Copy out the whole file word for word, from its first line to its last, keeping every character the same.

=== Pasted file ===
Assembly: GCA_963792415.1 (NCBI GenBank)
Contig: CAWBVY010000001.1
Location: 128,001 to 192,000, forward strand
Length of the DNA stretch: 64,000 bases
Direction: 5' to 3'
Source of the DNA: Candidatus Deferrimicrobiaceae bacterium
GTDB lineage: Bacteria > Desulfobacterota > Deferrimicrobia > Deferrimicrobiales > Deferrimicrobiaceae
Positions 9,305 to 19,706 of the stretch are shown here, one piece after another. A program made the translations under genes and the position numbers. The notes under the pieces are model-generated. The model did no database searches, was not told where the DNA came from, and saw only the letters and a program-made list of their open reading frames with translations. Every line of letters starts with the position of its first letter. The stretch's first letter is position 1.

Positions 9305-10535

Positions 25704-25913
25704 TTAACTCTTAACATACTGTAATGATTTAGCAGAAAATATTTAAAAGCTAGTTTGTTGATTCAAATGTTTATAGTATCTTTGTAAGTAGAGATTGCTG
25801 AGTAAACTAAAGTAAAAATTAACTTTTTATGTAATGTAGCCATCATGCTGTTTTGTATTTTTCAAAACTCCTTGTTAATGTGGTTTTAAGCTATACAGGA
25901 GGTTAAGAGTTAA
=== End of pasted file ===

Assembly: GCA_963792415.1 (NCBI GenBank)
Contig: CAWBVY010000001.1
Location: 128,001 to 192,000, forward strand
Length of the DNA stretch: 64,000 bases
Direction: 5' to 3'
Source of the DNA: Candidatus Deferrimicrobiaceae bacterium
GTDB lineage: Bacteria > Desulfobacterota > Deferrimicrobia > Deferrimicrobiales > Deferrimicrobiaceae
Positions 9,305 to 19,706 of the stretch are shown here, one piece after another. A program made the translations under genes and the position numbers. The notes under the pieces are model-generated. The model did no database searches, was not told where the DNA came from, and saw only the letters and a program-made list of their open reading frames with translations. Every line of letters starts with the position of its first letter. The stretch's first letter is position 1.

Positions 9305-10535

Positions 25704-25913
25704 TTAACTCTTAACATACTGTAATGATTTAGCAGAAAATATTTAAAAGCTAGTTTGTTGATTCAAATGTTTATAGTATCTTTGTAAGTAGAGATTGCTG
25801 AGTAAACTAAAGTAAAAATTAACTTTTTATGTAATGTAGCCATCATGCTGTTTTGTATTTTTCAAAACTCCTTGTTAATGTGGTTTTAAGCTATACAGGA
25901 GGTTAAGAGTTAA